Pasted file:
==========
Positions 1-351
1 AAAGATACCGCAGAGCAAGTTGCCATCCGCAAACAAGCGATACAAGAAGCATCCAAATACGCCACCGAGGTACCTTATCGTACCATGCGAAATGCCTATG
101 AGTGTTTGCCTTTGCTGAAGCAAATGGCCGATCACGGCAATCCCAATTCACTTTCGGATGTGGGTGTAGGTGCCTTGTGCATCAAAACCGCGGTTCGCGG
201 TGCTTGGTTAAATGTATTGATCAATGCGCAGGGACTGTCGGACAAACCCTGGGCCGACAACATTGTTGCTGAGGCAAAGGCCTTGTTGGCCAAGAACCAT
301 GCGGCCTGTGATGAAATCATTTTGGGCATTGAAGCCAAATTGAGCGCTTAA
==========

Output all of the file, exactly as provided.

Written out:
Positions 1-351
1 AAAGATACCGCAGAGCAAGTTGCCATCCGCAAACAAGCGATACAAGAAGCATCCAAATACGCCACCGAGGTACCTTATCGTACCATGCGAAATGCCTATG
101 AGTGTTTGCCTTTGCTGAAGCAAATGGCCGATCACGGCAATCCCAATTCACTTTCGGATGTGGGTGTAGGTGCCTTGTGCATCAAAACCGCGGTTCGCGG
201 TGCTTGGTTAAATGTATTGATCAATGCGCAGGGACTGTCGGACAAACCCTGGGCCGACAACATTGTTGCTGAGGCAAAGGCCTTGTTGGCCAAGAACCAT
301 GCGGCCTGTGATGAAATCATTTTGGGCATTGAAGCCAAATTGAGCGCTTAA